Haemophilia : Definition, Types, Pathogenesis, Clinical Features, Diagnosis, Treatment ( HD )

hello viewers I am dr. Reuben I work as a lecturer of pathology in a Medical College Hospital and I am making this video for my students and also for you hope someone finds this helpful today's topic is hemophilia in this video first we will try to define hemophilia then discuss its types pathogenesis and since hemophilia is a disorder of secondary hemostasis so we will briefly discuss about hemostasis followed by the clinical findings of hemophilia laboratory diagnosis treatment complications and prognosis of hemophilia okay so let's begin first question what is hemophilia the word hemophilia was derived from two ancient Greek word hi MA that means blood and philia that means affection or lust so the literal meaning of hemophilia is affection for blood or lusting for blood but don't confuse this thing with vampire okay no hemophilic patients are not vampire they don't have lust for blood as a matter of fact this thing is a misnomer the real meaning is different from the literal meaning so what is hemophilia then hemophilia can be defined as a common hereditary coagulation disorder due to deficiency or reduced activity of factor 8 or factor 9 okay so I'm repeating the definition again hemophilia can be as a common heritage haricots a Galatian disorder due to deficiency or reduced activity of clotting factor 8 or clotting factor 9 and one more thing you have to know that this disorder is x-linked recessive disorder okay so what do we mean by that that means like all other x-linked recessive disease the males will be the sufferer of this disease and the females the affected females will be the carrier of this disease and they usually will not show any symptom of hemophilia because they are having one healthy x chromosome and one x chromosome with the mutation however as we will see later that there is a term known as symptomatic female carrier and we will talk about that after a while and sometimes female can also become homozygous both X chromosomes mutated and in that case females may also develop hemophilia okay so the thing that you have to remember is no philia is an excellent recessive disorder and like all other x-linked recessive disease the males are the sufferer and the females the affected females are the carrier of this disease okay and to explain further about the x-linked recessive disease you can see that I have drawn a simple flowchart here and this will help you to understand the term x-linked recessive because you need to know this okay so suppose this is the mother she has two X chromosome and I have written one as X H because in that particular X chromosome the gene responsible for either clotting factor H or clotting factor 9 is mutated okay so that written as X H that is the mutated chromosome and the other chromosome is healthy this is the father you can see he has one X chromosome and one Y chromosome and you can see that these are the possible genotypes of their offspring so you can see that they will have they have chance of having a daughter like this and in this particular female you can see that she has one mutated X chromosome and one healthy X chromosome so according to the definition of recessive disease this will not show any symptom because when we are talking about recessive disease both genes must be mutated for that disease to occur okay so these will be the carriers hakama failure but look at this offspring this is a boy you can see that he has one x chromosome and unfortunately that x chromosome was the defective x chromosome that he got from his mother and he has one Y chromosome now the thing is since male have one x chromosome and one Y chromosome if that only X chromosome is mutated there is no second X chromosome to counter that mutation okay so therefore even with one mutated x chromosome the males become sufferer okay so that was the explanation why x-linked recessive disease causes disease in the male but the females are often seen as carrier okay so now that we have defined hemophilia now we will move on to the second part and that was the types of hemophilia so hemophilia can be of two type they are named hemophilia a and him philia beam when there is deficiency of the clotting factor 8 we call that hemophilia a and one thing you have to remember that hemophilia a was discovered first so hemophilia a is also known as the classical hemophilia and what about him affiliate B when there is deficiency of the clotting factor 9 which is also known as the Christmas factor we call that hemophilia B and as this is occurring due to deficiency of christmas' factor or clotting factor 9 so hemophilia B is also known as Christmas disease okay so those were the two types of hemophilia hemophilia A and hemophilia B now which one is common as a matter of fact hemophilia is a very rare disease hemophilia A is the incidence of hemophilia a is one in 10,000 population and hemophilia B is even more rare say for example about one in 50,000 or one in 100,000 operation in something like that okay so hemophilia A is the common one and hemophilia B is a very rare okay so now that we have discussed the definition and type of hemophilia now we will talk about the pathogenesis of hemophilia so like I said earlier hemophilia occurs due to deficiency of clotting factor H or clotting factor 9 and that deficiency is offering due to some genetic lesion in the genes responsible for making these clotting factors and those genes are located in the X chromosome the types of genetic lesions will include deletion nonsense mutation you know the type of mutation where stop codons are produced that is nonsense mutation that the energy relations may also include mutations that will cause error in mRNA splicing and the severe cases of hemophilia will occur due to inversion recall that inversion is a type of chromosomal rearrangement where a segment of chromosome is reversed end to end ok so that is the inversion and that type of genetic lesion with result in severe hemophilia if that inversion involves those genes that were needed to make factor 8 and factor 9 and as a matter of fact if there is inversion in those genes then there will be complete absence of factor 8 or factor 9 okay and there is also another type of genetic lesion that can cause mild haemophilia and that is a point mutation in those cases the level of factor 8 or factor 9 will appear normal however those factors will have reduced functionality okay and so that is briefly about the pathogenesis of hemophilia now before moving on to the next topic I would like to tell you three important informations because you will be often asked these questions in the examination the first question is will he Malik patients always give family history of hemophilia well you must be thinking that hemophilia is a x-linked recessive disease here the males are the sufferer and the females are the carrier so the patient may give history of similar symptoms in the male relatives of his maternal side of family and you are right in most of the cases however in thirty percent cases the patient will have no family history of hemophilia then how can you explain that thing the thing is in those thirty person cases hemophilia developed as a result of new mutation okay and that's why there is no family history in those cases but in most of the cases that patient will give a family history of male relatives on his maternal side of the family suffering from similar disease okay so that's the first point the second important point that I would like to mention is about symptomatic female carrier so I have already mentioned that in hemophilia females are not this supper they they are just the carrier of these disease okay but then how come sometimes the carriers themselves can develop mild haemophilia now recall that they are carrier okay so their genotype is like this one X chromosome has defect in the gene responsible for making factor eight and factor nine and the other factor eight are factor nine and the other X chromosome is normal so this is a genotype of a carrier of hemophilia and they should not have the disease because since hemophilia is the recessive disease both genes in both chromosome must be mutated for the disease to Express or or the disease to offer but then why are sometimes these carriers are becoming symptomatic although mild but symptomatic the answer lies in X chromosome inactivation well I have discussed in details about extra in activation in my previous video that was the molecular basis of cancer but to say in short during the blastocyst stage of development in female X chromosomes are randomly getting inactivated okay and what's happening in these cases the healthy X chromosome is getting inactivated in most of the cases and as a result so that is resulting in unfavorable X chromosome inactivation there is also a term for that that is unfavorable lionize ation and that is resulting in symptomatic female carrier of hemophilia okay so keep this a word in your mind symptomatic female carrier of emo philia they are carriers of hemophilia they have genotype like this and still they are showing mild haemophilia Y that is due to unfavorable X chromosome inactivation or unfavorable LAN ization and in that the healthy x chromosome is getting inactivated in most of the cases okay the third important point that you have to know is can female development failure yes females can develop hemophilia but to develop more failure in female there has to be homozygous mutation that means their genotype has to be something like this both x chromosome one came from the mother and one came from the father both must be mutated and this commonly occurs when there is a concern greeny T that is marriage between family members of the same affected hemophilic family say for example if the father had hemophilia and the mother was a carrier of him eeeh then they will have a daughter you know whose genotype will be something like this and to that daughter will develop hemophilia so now we will move on to the next point and that was regarding hemostasis now this is important in order to understand hemophilia we have to have some knowledge about hemostasis because those quantum factor 8 clotting factor 9 those were needed in secondary hues you spontaneous era stop bleeding okay and there are several steps that occur in order to stop our bleeding and as you can see I have drawn a simplified flowchart here so first there is a trauma and that will result in some disruption in the endothelium of the blood vessel and then blood will leak out and that is bleeding right and then what will happen will initially there will be some vasoconstriction you know and blood vessels in those affected area will become constricted okay and then what will happen then there will be formation of platelet plug and in order to understand the formation of platelet plug you can see that I have drawn another image here so in this image this is the blood vessels lumen these are the endothelium this is the nucleus of the endothelium and beneath the endothelium that I have drawn here in red this is the sub endothelial collagen this is also his sudden death he'll your collagen and I hope you can see these dots that I have drawn in the Sabbath ethereal collagen those are known as von Willebrand's factor okay so this part of the blood vessel has been damaged as you can see the endothelium has been disrupted and the von Willebrand factors that we're on the sub and ethereal collagen are now exposed then what will happen they will attract platelets you see these these I have drawn our platelet and they will come and they will attach with these von Willebrand factors in the southern with helium collagen and they will attach by using the GP 1b that is a glycoprotein GP 1b like a protein on the surface of the platelet and this is known as platelet adhesion okay so always remember a lot of my students get confused with the words platelet adhesion platelet aggregation so platelet adhesion occurs first then what will happen once the platelets are adhering with the von Willebrand factor and one muli one factor is in fact acting like a bridge between the southern ethereal collagen and the platelet so once the platelets through their gp1 be have bound with one will run factors in the southern ethereal collagen the platelets the platelets will get activated okay and the activated platelets will develop pseudopod as you can see I have drawn the activated platelets here in a larger scale okay so these I have drawn here in a zoomed out manner so look at these things they have developed silicones and they will form aggregation okay so more platelets will come and they will aggregate and they will use what is this thing this is fibrinogen or fibrinogen so they will use these big religions to act as cross link between these platelets and this is known as platelet aggregation okay so to say even in more details during platelet aggregation the platelets will express GP 2 B 3 a glycoprotein on their surface that is GP 2 B 3 a and those glycoproteins will cross link with Finnegan okay so they will use a Venusian to cross between more and more platelets and that is how the platelet plugs are produced okay so that was the second the thing happening in the platelets so first there was platelet adhesion and then there will be platelet aggregation and they will form a platelet plug but the problem is did this plug is unstable and in order to stabilize that platelet plug there lies the role of the clotting factors okay so that is the role of secondary hemostasis to make the unstable platelet plug stable and they do that by making fibrin okay so as you can see I have also drawn that here so the flagellation pathway will ultimately make fibrin and that will stabilize the platelet plugs now the last thing that I would like to mention regarding hemostasis is about the coagulation cascade because they are important for secondary hemostasis so in the coagulation cascade we have two pathways one is the intrinsic pathway and the other one is the extrinsic pathway and then there is the common coagulation pathway and we have different clotting factors in different pathways and you can have a lot of ways to remember this difficult pathway but the way I remember is I begin with 10 and I just think 5 multiplied by 2 is 10 and also 5 plus 2 is 7 so if I can know 10 5 to 7 then I just put the rest of the cutting factors on the other side and then I get these pathways ok so you can try that begin with 10 then think 5 times 2 is 10 5 plus 2 is so you put five here to here seven there and put rest of the clotting factors on the other side and this is the intrinsic pathway so the clotting factors 12:11 nine eight all are needed for the intrinsic pathway of the coagulation cascade similarly clotting factor seven is needed for extrinsic pathway and the reason I'm telling you this thing is we can get an idea about the defect whether that be kept is in the intrinsic pathway or in the extrinsic pathway by measuring PTT and Pt in the blood recall that PG means prothrombin time and prothrombin time gets elevated when there is some problem in the extrinsic pathway and PTT means partial thromboplastin time and partial thromboplastin time will get elevated if there is any problem in the intrinsic pathway okay and you can see that factor eight factor nine they fall in the intrinsic pathway so in case of mo failure as there is reduction in factor eight and after nine so the partial thromboplastin time will get elevated and the proton beam time will remain normal okay so that's the important point that you have to remember so now we will move on to the next topic and that was the clinical features of hemophilia so what are the clinical features of hemophilia patients with hemophilia can have bleeding for hours or even days after injury joint bleeding which is also known as he mitosis is a very common symptom in severe hemophilia patient the Communist science involved is the knee joint followed by elbow ankle joint shoulders and hips and wrist as Etra okay so science bleeding is very important clinical finding in hemophilia patient if the patient is a baby since babies have very sharp teeth and they tend to bite their gum and tongue so there may be bleeding from those sites for a long time and also there may be bleeding for a long time after tooth extraction another important clinical finding is bleeding from soft tissue and muscle say for example the iliopsoas muscle which is found around ah if there may be bleeding from that as well and intracranial hemorrhage all of pharyngeal hemorrhage these two are very rare symptom of hemophilia but when present they can be very dangerous now one thing you have to remember that the clinical severity of hemophilia correlates with the level of deficiency of the clotting factor say for example in case of hemophilia A if the level of clotting factor 80s below 1% of that of the normal level then there will be severe hemophilia if the level of factor 80s between 2% to 5% of that of the normal level of factor 8 then there will be moderating ophelia and if the level is between 6 percent to 50 percent of the normal level of the factor 8 then that will result in mild form of hemophilia so always keep that in your mind – so now we will move on and discuss the laboratory diagnosis of hemophilia so what are the laboratory findings that we will get in a patient of hemophilia so the blood coagulation time will be prolonged in severe cases only prothrombin time we'll be normal because recall that prothrombin time increases when there is detecting extrinsic pathway but factor 8 factor 9 they are located in the intrinsic pattern so proton beam time will be normal however apt T that is activated partial thromboplastin time will get elevated and then we have to do some special tests say for example factor 8 SI r factor 9 SI to further identify the hemophilia as hemophilia A or hemophilia B because we need to identify the deficient factor in order to treat hemophilia properly so now that we have discussed the laboratory diagnosis of lophelia briefly now we will move on and discuss the treatment of hemophilia if the patient has mild haemophilia then we can treat that with desmopressin acetate this drug increases the release of factor 8 from its storage site however if the patient has severe hemophilia then we have to infuse recombinant factor 8 to treat the patient okay so that is in short about the treatment of hemophilia and now we will move on to the next point and that is what are the complications of an untreated case of hemophilia now remember if I'm Ophelia is not treated then it can cause a lot of problems say for example in the joint the bleeding in the joint will result in joint damage there will be pain in the joint as well okay and there will be damage to the muscle sometimes there may be rarely a thing known as compartment syndrome in compartment syndrome there is bleeding inside the muscle and that gives pressure on the arteries and nerves inside the muscle and that may result in damage in the limbs okay there may be severe anemia and blood loss and there may be bleeding in the gastrointestinal tract and sometimes there is bleeding in the urinary tract that will result in immature Lia sometimes the blood can get caught it inside the urethra and in that case urine outflow may become obstructed and sometimes the patient may have a sharp pain in his lower abdomen so these are the complications of Mo philia sometimes in extremely rare cases there may be intracranial hemorrhage or bleeding from the oral pharyngeal cavity and those can be really dangerous so we are almost at the end of today's video regarding the prognosis of hemophilia if proper treatment is given and proper diagnosis is made the prognosis of hemophilia is good in most of the cases most of the patients of hemophilia can lead a normal life with the modern treatment available now problem arises when treatment was not given properly or the disease was not diagnosed properly in those cases the complications that I have mentioned a while ago can occur and also sometimes there may be a complication due to formation of inhibitors inhibitors are produced against the recombinant factor age or factor 9 that we use in the treatment of mo philia and those inhibitors are sometimes formed as a result of our body's immune response that is thinking those recombinant factor 8 or factor 9 as foreign substance in those cases treatment can become difficult so this concludes today's video on Murphy Leah for my students I hope you will go through your textbooks to know much more information about this topic and for my viewers thank you for watching this video for such a long time I hope this video was helpful I will try to upload a new video on von Willebrand's disease hopefully within a week until then take care and stay blessed and also if you like my videos do subscribe and comment in the comment sections below and let me know so take care and thank you you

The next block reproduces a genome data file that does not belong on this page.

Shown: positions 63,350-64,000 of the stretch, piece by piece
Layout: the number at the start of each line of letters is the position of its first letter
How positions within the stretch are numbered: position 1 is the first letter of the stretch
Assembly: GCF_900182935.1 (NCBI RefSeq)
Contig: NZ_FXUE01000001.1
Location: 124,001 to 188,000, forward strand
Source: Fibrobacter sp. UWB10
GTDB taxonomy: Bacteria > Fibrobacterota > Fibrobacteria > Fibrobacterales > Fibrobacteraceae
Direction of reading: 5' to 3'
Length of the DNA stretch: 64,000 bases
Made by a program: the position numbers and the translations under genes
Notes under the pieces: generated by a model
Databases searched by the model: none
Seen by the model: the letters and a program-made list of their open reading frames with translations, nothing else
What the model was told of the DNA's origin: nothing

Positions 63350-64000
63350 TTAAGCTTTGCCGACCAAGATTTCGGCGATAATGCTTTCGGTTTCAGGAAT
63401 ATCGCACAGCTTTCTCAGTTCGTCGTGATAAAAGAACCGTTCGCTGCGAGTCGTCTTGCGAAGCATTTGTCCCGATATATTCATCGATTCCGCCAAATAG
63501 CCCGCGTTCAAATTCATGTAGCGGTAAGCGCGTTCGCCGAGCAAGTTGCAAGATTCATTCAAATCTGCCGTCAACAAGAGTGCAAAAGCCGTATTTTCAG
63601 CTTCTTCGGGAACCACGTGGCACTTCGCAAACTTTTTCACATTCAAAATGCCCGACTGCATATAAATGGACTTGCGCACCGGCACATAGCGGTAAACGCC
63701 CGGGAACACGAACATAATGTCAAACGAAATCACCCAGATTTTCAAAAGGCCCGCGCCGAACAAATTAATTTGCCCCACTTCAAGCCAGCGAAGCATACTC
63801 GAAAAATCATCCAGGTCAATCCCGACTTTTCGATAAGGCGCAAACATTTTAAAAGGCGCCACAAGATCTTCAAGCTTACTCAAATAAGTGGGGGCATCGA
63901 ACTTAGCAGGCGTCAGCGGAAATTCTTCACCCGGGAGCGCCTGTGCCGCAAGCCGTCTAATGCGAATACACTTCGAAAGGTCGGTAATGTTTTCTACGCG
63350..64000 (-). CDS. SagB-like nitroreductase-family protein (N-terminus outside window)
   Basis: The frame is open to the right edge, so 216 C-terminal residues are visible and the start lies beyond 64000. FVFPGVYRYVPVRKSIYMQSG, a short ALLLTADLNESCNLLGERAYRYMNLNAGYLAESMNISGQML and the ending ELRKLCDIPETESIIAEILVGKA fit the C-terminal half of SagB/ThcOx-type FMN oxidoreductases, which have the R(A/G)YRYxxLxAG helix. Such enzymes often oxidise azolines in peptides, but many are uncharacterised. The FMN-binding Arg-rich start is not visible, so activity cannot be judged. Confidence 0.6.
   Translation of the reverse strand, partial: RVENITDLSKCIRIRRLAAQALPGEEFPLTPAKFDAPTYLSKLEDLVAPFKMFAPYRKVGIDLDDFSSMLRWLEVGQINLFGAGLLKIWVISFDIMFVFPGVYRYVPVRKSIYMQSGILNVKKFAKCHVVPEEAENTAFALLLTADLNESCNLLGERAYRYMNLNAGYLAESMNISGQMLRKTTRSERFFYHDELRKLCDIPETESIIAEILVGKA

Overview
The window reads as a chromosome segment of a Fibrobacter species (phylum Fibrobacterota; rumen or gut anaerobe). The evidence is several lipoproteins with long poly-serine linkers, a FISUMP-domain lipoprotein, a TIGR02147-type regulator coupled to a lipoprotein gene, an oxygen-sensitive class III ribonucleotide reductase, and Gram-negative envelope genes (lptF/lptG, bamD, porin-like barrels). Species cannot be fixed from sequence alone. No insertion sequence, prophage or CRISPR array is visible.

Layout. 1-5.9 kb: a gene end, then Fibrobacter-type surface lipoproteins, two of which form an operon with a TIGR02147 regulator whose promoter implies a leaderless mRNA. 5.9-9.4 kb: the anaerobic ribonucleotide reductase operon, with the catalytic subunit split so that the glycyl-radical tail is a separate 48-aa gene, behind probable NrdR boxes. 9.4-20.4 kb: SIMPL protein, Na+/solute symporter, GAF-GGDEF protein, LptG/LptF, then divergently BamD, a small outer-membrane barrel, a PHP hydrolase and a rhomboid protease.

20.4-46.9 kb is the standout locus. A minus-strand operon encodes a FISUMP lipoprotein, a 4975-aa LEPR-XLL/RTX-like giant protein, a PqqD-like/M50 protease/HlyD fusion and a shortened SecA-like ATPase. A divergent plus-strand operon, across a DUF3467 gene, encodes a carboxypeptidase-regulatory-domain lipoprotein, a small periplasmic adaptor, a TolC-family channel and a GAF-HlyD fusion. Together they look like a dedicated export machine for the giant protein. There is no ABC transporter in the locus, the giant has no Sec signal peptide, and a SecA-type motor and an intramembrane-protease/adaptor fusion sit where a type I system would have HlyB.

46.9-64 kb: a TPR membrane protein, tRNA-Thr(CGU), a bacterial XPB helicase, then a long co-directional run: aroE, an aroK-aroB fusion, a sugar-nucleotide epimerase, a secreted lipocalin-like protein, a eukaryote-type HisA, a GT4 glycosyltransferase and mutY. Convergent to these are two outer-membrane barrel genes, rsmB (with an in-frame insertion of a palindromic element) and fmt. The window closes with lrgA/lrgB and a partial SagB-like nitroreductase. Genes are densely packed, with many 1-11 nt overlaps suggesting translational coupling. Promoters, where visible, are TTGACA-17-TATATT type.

1. thank you ,my husband has himophilia now i understand it so much thank you again mr and mrs,rivera from meriden ct

  2. Sir, My query is that If "A" person (Male age 60) is suffering from heamophilia and his brother "B" (Male age 58) doesn't have heamophilia. If Son (Male age 29) of person "B" get married ( girl has pure background with whom he will get married) , can his offsprings have chances of getting suffer from heamophilia?

  3. I’m haemophiliac. Thank you for the lesson, I’ve learnt a lot. Keep on helping the nations retrieve their health to live longer and healthy. Regards

  4. Dear sir, i got job in Haemophilia pharmaceutical company after giving them successful interview of Haemophilia. It happened only because of you. I learned Haemophilia only thro your video

Leave a Reply

(*) Required, Your email will not be published